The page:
I’d imagine the leather was wetted first and then cut and fitted around the foot, using the foot as a last [mold] to stitch it up there and then.”

The end result looks surprisingly familiar for something so ancient—and not just to Blahnik.

Shoe-Armenia-Excavation Team-UCLAA member of the research team at the excavation site in Armenia; the actual cave is situated in the Vayotz Dzor province of Armenia, on the Armenian, Iranian, Nakhichevanian and Turkish borders (Photo Source: GoodNews).

“It immediately struck me as very similar to a traditional form of Balkan footwear known as the opanke, which is still worn as a part of regional dress at festivals today,” said Elizabeth Semmelhack, a curator at the Bata Shoe Museum in Toronto, Canada.

I thought, Wow, not so much has changed.”

 

Oldest Leather Shoe Shows Stunning Preservation

Radiocarbon dated to about 3500 B.C., during Armenia’s Copper Age, the prehistoric shoe is compressed in the heel and toe area, likely due to miles upon miles of walking. But the shoe is by no means worn out.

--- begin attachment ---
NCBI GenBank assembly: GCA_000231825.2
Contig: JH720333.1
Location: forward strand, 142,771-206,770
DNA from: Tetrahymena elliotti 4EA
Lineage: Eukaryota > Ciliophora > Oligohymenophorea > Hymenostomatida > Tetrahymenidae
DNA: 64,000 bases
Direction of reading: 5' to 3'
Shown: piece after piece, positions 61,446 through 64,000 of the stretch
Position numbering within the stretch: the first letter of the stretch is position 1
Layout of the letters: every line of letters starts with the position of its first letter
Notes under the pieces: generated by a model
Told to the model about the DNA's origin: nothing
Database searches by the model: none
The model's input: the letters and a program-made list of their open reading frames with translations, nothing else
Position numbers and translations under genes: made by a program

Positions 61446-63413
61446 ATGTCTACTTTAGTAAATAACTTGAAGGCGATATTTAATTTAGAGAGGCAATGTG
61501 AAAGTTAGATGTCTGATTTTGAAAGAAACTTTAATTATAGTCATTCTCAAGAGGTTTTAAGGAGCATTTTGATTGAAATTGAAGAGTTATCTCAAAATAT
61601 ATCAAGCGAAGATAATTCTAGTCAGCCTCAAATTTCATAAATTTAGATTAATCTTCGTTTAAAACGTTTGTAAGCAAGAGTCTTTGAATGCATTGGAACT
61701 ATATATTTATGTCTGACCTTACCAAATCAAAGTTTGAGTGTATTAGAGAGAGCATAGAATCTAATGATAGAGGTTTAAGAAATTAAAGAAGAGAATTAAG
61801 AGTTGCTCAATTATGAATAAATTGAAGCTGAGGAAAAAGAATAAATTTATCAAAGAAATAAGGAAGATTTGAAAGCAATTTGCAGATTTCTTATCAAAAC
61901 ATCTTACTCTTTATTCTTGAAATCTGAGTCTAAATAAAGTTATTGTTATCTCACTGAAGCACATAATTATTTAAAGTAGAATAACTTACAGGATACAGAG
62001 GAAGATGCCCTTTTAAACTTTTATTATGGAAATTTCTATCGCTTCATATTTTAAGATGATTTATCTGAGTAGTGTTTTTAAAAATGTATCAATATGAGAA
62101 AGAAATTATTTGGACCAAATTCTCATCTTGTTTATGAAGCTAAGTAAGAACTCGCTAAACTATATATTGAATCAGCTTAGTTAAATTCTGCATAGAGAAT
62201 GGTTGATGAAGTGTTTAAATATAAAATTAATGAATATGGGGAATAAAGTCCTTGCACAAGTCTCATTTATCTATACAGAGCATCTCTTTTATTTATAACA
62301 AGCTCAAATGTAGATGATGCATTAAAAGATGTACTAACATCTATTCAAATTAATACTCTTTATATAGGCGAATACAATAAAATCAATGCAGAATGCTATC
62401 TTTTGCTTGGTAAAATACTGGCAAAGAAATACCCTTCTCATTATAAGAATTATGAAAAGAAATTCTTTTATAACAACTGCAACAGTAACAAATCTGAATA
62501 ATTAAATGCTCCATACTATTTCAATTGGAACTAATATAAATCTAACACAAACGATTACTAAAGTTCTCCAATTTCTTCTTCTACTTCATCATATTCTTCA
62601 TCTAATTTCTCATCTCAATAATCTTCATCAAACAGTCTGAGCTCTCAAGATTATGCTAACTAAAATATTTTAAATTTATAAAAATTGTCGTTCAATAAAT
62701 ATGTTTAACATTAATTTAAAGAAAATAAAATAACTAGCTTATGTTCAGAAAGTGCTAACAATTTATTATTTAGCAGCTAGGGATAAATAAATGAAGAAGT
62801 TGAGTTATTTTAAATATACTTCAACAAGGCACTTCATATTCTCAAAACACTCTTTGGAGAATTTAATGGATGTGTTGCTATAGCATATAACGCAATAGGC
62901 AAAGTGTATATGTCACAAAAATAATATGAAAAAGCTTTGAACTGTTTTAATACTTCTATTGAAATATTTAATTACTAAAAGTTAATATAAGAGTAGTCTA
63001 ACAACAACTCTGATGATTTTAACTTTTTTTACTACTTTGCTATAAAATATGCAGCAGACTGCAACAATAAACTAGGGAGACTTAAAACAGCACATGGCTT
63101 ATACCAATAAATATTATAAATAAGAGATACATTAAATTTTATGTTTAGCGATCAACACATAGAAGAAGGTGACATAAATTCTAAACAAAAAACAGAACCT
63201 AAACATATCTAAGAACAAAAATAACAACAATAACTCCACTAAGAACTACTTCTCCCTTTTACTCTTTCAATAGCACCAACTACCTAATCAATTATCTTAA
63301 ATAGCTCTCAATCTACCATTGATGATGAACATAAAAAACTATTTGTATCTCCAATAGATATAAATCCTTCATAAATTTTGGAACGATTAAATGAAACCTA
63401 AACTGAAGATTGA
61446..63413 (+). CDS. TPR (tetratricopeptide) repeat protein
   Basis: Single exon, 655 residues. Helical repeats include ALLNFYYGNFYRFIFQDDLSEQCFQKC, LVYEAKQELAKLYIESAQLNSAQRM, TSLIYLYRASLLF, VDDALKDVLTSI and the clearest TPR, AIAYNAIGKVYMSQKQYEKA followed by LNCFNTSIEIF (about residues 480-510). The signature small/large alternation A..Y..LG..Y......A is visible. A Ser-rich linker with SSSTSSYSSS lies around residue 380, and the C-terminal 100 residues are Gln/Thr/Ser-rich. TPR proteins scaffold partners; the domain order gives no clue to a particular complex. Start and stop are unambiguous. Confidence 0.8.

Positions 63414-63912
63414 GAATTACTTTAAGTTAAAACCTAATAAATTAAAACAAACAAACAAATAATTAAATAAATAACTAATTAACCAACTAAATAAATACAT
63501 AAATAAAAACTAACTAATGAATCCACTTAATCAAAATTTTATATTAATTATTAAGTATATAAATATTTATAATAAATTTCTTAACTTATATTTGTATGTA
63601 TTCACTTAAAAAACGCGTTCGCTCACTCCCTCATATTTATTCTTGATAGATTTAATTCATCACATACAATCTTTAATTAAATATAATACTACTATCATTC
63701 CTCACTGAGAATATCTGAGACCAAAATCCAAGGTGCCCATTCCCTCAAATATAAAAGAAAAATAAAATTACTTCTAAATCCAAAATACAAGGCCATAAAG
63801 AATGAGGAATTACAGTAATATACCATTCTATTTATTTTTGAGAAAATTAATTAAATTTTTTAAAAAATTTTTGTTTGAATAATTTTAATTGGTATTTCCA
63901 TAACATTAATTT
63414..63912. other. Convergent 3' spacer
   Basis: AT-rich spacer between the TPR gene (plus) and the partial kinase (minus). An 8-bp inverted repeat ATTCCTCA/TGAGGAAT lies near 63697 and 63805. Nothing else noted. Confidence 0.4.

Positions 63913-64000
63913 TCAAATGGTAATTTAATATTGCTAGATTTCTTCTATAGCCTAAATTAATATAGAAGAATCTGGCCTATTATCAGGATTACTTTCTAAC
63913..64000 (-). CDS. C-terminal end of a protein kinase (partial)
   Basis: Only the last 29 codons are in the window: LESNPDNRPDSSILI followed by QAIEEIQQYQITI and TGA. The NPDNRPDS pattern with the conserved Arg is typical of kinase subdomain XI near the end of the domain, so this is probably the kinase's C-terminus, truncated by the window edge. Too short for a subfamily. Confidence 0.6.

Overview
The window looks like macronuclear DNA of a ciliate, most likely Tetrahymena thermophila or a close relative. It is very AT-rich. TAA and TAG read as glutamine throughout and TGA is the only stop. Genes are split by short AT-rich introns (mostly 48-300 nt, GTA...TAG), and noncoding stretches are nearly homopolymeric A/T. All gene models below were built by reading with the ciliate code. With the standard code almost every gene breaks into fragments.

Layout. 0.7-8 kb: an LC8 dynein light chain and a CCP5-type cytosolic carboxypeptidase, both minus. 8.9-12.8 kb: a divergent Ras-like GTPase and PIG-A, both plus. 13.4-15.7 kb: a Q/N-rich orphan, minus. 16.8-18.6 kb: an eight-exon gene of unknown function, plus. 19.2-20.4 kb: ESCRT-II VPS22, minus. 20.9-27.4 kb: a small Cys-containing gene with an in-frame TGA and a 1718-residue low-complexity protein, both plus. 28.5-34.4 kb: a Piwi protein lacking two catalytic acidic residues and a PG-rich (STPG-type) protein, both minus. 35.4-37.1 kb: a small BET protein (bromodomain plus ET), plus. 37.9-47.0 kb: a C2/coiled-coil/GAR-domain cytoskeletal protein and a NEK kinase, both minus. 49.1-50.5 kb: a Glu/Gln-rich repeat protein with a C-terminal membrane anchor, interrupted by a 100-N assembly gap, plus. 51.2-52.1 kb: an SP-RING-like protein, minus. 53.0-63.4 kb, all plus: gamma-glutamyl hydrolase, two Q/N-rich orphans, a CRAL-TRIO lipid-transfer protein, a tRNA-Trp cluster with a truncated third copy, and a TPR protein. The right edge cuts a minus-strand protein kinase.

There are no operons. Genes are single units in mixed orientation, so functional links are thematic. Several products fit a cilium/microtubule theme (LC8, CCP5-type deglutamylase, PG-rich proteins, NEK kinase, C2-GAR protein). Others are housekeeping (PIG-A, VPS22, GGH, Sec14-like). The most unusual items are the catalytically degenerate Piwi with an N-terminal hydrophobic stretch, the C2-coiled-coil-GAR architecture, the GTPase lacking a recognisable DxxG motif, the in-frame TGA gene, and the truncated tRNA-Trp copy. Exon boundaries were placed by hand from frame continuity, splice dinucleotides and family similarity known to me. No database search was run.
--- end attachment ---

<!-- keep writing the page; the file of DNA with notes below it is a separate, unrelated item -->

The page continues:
Shoes of this age are incredibly rare, because leather and plant materials normally degrade very quickly.

But in this case the contents of a pit in the cave, dubbed Areni-1, had been sealed in by several layers of sheep dung, which accumulated in the cave after its Copper Age human inhabitants had gone.

The cave environment kept it cool and dry, while the dung cemented the finds in,” said Pinhasi, lead author of the new study, published by the journal PLoS ONE Wednesday.

Details of the Leather shoe-Armenia

[Click to Enlarge] Close-up details of the leather shoe discovered in a cave in Armenia (Photo Source: GoodNews). The 5,500 year old (perfectly preserved) shoe, the oldest leather shoe of its type in the world, dates back to approx. 3,500 BC (Chalcolithic period). It was made of a single piece of leather and  shaped to fit the wearer’s foot. The shoe is 1,000 years older than Egypt’s Great Pyramid of Giza.

Why Was Oldest Leather Shoe Made?

Protecting the foot was probably one of the main reasons people started wearing shoes, and certainly this seems the case for the world’s oldest leather shoe.